• People who want to start marketing with a fresh perspective on a clean slate.
  • People seeking an explanation to why Marketers are NOT liars (like me)

Key Takeaways:

  • Marketers are a special kind of liars. Marketers lie to consumers because consumers demand it. Marketers tell the stories, and consumers believe them.
  • A great story is true. Not true because it’s factual, but true because it’s consistent and authentic. Great stories are trusted. Trust is the scarcest resource we’ve got left. As a result, no marketer succeeds in telling a story unless he has earned the credibility to tell that story.
  • A marketer can spend plenty on promoting a product, but unless consumers are actively engaged in believing the story, nothing happens.
  • Marketers are not liars; they are just story tellers. Consumers are liars who tell them stories they believe in. Successful marketers are just the providers of stories that consumers choose to believe.
  • There are only two things that separate success from failure in most organizations today:
    • Invent stuff worth talking about.
    • Tell stories about what you’ve invented

 

“Great stories are subtle.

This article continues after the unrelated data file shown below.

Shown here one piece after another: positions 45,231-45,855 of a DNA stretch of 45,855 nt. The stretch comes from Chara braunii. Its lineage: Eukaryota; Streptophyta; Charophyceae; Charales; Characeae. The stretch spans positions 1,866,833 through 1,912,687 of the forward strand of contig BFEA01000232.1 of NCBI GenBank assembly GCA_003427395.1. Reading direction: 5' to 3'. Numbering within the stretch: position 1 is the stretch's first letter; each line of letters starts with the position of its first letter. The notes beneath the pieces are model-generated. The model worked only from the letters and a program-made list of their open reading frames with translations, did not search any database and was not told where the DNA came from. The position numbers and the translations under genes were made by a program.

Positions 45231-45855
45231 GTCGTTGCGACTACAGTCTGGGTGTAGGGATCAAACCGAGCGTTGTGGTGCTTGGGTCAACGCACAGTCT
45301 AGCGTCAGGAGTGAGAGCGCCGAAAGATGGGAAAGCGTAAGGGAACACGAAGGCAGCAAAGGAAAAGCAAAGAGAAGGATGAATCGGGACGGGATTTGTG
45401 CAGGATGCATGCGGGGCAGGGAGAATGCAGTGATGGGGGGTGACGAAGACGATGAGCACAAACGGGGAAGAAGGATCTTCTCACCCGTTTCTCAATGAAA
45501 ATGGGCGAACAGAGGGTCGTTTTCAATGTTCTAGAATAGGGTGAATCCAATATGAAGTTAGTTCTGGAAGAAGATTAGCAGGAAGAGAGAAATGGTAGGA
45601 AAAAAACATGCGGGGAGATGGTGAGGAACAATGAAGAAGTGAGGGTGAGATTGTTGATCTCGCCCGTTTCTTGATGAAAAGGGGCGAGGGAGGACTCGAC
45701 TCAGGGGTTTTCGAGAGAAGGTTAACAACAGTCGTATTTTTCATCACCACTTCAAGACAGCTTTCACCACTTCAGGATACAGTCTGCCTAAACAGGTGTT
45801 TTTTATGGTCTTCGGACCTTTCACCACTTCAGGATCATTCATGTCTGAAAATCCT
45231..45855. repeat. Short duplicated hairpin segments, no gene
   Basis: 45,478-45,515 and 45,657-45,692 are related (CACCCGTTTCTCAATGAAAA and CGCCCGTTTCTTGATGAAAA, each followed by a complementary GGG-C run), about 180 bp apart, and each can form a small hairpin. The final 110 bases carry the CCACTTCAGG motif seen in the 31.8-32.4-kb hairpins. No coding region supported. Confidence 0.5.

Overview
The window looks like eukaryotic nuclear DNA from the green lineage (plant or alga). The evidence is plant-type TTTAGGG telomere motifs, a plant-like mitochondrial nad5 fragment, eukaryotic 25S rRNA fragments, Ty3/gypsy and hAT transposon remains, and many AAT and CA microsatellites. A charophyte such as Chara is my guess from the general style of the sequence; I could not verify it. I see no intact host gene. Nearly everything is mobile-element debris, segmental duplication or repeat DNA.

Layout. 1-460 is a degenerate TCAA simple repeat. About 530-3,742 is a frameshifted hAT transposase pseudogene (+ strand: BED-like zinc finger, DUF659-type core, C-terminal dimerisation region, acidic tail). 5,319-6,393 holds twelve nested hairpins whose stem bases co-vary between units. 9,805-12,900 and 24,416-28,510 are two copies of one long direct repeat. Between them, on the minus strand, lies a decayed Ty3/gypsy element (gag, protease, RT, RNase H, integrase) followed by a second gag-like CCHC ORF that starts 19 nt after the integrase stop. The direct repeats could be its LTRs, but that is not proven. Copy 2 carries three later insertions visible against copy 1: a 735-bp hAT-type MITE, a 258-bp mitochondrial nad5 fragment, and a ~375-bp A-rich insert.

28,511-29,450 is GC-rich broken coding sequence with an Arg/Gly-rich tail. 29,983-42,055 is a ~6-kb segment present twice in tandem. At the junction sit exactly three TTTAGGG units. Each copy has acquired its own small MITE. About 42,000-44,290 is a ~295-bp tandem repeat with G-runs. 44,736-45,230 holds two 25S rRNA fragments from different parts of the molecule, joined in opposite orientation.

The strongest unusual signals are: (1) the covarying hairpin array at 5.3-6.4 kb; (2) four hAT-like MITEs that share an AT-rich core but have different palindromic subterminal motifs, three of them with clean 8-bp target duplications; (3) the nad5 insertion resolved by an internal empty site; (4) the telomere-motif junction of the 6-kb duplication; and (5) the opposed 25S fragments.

Great stories happen fast.

Great stories don’t appeal to logic, but they often appeal to our senses.

Great stories are rarely aimed at everyone.

Great stories don’t contradict themselves.

And most of all, great stories agree with our worldview.”

This book serves the purpose… it makes you believe in the storytelling mechanism, in telling people what they already know but want to hear from you. Surely marketing is much more than a creating a make believe concept for consumers to get on-board but at the very crux of it…yes, people will ask what’s your story!

https://www.amazon.com/All-Marketers-are-Liars-Works/dp/1591845335 

 

 

 

 

 

 

Customer Loyalty- Retain Your Valuable Customers

Loyal customers are the biggest asset any brand can have. Yes, one needs to grow their customer base, add new markets and target groups…but that one bunch of “we love you for what you are” customers will always be special for more than one reasons;

  1. They share an emotional connection with your brand
  2. They are more than happy satisfied customers, they are your brand evangelists
  3. They are willing to spend more on your brand

Customer loyalty programs highly interest me as a marketer who is trying to woo customers for our brand. I came across this amazing read which truly is an ultimate guide for professionals.

Customer Loyalty: The Ultimate Guide

What Is Customer Loyalty?

Customer loyalty reflects a customer’s willingness to buy from or work with a brand again and again, and it’s the result of a positive customer experience, customer satisfaction, and the value of the products or services the customer gets from the transaction.

 

 

 

most expensive keywords google adwords – WordStream

Since the vast majority of Google’s profits come from AdWords advertisingthese high CPC keyword categories are responsible for a large part of Google’s profits. The results of our research are illustrated in an infographic of the most expensive keywords.

Where Does Google Make Its Money? [ infographic ]

Read through: https://www.wordstream.com/blog/ws/2011/07/18/most-expensive-keywords-google-adwords